Motorway victory

16:00, Jan 16 2014
Wymondley Road School
BIG VICTORY: Wymondley Road School principal Pelu Leaupepetele and board member Megan Timu are ecstatic after hearing transport agencies have backed down on motorway plans that would have destroyed their school.

More than 250 people turned up at Otara's Wymondley Road School on Wednesday night ready to fight against plans for a new motorway.

Instead they were "blown away" by a major backdown.

Auckland Transport and the New Zealand Transport Agency told them they have decided against building a new motorway south of the Manukau Harbour for the next 10 years.

The agencies had been considering four options for a new East-West Link to improve freight movement between East Tamaki and Onehunga.

Option four would have seen homes in Mangere and Otahuhu bulldozed and a motorway running through several schools, including Otahuhu College and Wymondley Rd.

Wednesday's announcement means three of the four options have been dropped for the time being and the agencies are now focusing north of the harbour.


Wymondley Rd board member and former pupil Megan Timu set up the Stand Tall campaign in December after she heard about the motorway plans.

Wednesday's meeting was a chance for community members to voice their opinions and get some answers from Auckland Transport, she says.

A petition signed by more than 1000 was to have been presented. Instead came the unexpected announcement.

"I was blown away," Ms Timu says. "I'm a very, very proud Wymondleyian and I'm very relieved. The community can be very proud."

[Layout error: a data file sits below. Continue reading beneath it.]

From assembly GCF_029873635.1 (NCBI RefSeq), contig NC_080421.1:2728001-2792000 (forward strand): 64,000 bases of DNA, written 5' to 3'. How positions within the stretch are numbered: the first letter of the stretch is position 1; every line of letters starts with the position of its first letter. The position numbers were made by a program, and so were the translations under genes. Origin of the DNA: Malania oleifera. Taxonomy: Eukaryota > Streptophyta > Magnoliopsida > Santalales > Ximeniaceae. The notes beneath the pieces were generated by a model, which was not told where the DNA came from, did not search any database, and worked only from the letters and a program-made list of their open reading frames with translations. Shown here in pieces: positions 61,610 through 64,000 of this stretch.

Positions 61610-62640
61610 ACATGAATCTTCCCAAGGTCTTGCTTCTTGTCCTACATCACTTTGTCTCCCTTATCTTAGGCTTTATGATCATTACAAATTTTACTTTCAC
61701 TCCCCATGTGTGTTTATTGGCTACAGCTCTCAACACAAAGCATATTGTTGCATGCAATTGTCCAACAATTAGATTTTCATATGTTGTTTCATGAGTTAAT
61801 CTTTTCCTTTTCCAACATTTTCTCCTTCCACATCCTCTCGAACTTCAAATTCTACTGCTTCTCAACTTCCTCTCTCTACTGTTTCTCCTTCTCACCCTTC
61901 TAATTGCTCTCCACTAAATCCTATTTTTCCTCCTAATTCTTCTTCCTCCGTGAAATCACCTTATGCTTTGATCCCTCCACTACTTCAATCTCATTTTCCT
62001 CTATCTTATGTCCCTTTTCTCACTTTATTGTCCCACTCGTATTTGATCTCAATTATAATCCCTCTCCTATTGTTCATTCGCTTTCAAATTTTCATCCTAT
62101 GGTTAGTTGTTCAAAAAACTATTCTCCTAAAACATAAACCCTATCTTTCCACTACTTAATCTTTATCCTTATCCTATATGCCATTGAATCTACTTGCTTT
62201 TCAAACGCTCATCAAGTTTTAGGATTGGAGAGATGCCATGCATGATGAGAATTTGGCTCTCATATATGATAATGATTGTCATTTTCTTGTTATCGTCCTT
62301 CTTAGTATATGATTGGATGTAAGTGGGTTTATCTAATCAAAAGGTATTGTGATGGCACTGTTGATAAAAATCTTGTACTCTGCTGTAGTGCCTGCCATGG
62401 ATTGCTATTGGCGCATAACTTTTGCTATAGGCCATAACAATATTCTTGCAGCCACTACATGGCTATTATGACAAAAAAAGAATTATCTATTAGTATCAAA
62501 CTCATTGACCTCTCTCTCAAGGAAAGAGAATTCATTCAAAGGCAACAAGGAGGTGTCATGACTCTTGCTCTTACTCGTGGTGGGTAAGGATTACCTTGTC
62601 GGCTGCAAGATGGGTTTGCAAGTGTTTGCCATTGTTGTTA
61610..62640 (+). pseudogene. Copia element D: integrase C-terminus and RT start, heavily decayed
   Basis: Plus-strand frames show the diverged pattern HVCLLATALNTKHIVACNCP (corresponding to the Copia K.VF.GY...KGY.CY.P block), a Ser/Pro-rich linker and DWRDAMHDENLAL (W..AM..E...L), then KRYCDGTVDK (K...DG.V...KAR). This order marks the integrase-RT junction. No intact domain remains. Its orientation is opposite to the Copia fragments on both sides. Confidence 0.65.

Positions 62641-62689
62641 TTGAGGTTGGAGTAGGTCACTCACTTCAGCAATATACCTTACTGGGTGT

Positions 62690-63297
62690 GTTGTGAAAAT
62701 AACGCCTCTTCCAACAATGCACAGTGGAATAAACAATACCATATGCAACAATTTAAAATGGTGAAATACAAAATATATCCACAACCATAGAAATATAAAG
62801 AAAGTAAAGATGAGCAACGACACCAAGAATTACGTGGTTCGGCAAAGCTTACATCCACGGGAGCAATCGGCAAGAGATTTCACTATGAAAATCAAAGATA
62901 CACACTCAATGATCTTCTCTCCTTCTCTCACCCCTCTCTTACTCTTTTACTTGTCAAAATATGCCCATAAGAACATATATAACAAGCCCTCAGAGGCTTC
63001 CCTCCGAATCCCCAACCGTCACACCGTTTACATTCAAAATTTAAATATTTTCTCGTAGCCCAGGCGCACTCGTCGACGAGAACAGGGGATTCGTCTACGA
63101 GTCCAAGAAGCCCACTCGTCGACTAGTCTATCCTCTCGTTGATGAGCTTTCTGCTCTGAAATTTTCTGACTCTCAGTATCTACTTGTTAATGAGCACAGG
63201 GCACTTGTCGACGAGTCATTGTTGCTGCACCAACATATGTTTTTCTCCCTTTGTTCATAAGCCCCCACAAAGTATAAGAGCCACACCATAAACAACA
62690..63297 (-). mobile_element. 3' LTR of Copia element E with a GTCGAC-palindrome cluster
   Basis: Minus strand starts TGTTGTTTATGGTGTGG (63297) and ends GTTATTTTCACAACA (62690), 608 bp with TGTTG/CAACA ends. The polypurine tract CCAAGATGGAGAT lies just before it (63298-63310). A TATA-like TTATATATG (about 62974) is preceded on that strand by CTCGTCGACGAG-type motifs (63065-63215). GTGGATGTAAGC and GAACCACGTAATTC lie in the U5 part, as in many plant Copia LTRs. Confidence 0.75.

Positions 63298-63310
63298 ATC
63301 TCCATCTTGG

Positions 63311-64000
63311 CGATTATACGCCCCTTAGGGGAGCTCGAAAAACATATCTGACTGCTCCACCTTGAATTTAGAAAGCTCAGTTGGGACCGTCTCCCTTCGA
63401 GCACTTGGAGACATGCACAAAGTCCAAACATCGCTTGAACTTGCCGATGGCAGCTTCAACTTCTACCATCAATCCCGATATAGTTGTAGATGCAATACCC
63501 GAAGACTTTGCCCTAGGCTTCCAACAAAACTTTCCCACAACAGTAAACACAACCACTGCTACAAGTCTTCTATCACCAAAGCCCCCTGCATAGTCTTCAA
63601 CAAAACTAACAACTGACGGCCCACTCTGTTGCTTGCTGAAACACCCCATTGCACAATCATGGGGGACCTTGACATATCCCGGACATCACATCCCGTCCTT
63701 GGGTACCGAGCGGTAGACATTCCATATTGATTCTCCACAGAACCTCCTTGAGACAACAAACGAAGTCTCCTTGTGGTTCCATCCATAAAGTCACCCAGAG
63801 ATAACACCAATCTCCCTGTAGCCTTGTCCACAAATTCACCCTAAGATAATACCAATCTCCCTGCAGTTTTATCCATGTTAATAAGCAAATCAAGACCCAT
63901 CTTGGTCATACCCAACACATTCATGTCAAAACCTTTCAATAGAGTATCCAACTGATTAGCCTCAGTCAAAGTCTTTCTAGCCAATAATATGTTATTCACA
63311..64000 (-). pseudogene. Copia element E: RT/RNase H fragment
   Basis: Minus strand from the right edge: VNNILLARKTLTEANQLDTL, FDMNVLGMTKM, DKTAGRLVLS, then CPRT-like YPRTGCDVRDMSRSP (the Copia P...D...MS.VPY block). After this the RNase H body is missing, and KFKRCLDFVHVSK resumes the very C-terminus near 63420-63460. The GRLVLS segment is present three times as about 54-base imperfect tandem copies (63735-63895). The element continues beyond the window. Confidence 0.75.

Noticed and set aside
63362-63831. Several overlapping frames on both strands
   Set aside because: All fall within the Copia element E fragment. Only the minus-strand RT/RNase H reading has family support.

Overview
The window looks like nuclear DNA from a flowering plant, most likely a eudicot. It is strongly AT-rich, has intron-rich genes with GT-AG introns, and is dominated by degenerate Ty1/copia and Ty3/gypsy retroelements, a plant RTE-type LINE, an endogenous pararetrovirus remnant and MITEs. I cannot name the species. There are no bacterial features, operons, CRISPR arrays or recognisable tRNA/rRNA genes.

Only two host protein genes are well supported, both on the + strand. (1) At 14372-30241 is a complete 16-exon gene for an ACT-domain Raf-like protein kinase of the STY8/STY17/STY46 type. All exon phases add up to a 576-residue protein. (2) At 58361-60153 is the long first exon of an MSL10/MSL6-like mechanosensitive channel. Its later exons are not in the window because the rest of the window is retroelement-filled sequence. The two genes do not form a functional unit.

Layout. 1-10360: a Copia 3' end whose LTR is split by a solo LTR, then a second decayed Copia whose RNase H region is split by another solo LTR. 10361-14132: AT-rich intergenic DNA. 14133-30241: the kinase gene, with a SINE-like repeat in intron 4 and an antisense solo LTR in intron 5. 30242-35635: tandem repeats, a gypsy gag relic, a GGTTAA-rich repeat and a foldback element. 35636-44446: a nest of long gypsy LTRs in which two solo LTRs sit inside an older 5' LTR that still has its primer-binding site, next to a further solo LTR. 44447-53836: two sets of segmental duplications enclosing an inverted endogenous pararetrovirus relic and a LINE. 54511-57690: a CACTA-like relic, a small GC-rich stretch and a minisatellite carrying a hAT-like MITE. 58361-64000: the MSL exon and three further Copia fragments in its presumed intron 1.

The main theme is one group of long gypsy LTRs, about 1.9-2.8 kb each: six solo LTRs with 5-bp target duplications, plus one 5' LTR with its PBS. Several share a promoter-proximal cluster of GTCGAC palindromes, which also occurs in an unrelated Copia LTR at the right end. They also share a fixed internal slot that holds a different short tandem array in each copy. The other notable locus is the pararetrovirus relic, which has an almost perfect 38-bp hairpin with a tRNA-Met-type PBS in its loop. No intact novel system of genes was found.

Principal Pelu Leaupepetele says there's an irony to the outcome.

"We were caught off guard with the initial proposals put forward and then we were caught off guard again when they made the announcement," he says.

"For a small community and a small school - we have 231 students - it's a big victory for us."

Auckland Transport might have backed down for now but the community won't stop fighting against motorway proposals through the area, Mr Leaupepetele says.

"We will continue to remind Auckland Transport that there's got to be far better options than putting a motorway through the community.".

The chairman of fellow anti-motorway group Respect Our Community Campaign Roger Fowler is also thrilled with the announcement.

He says he will continue to work with Auckland Transport and NZTA on bettering the railway system as well as cycleways and walkways.

Manukau East MP Ross Robertson says the outcome shows the power a community can have when it stands together.

"I understand the community and I knew that going ahead with the proposal would rip the guts out of it.

"The school is the backbone of the community and in working together as a team via the petition we have been successful."

Mangere MP Su'a William Sio says the "fantastic win" is a tribute to all those who stood up to the transport agencies.

"If the community hadn't kicked up opposition and organised ourselves we would have seen the arbitrary destruction of homes, schools and many community facilities."

The Mangere-Otahuhu Local Board also welcomes the news, saying common sense has prevailed.

Its chair Lydia Sosene says individuals and distraught families met with transport officials in mid-December to voice their displeasure at not being consulted from the beginning of the planning process.

The announcement is "a significant outcome" for the communities and for the board.

Auckland Transport and NZTA have confirmed no major roading options will be considered south of the Manukau Harbour at this point and they will be focussing on the Onehunga-Penrose area.

Both say they will continue consultations with communities to determine the best steps forward.

Manukau Courier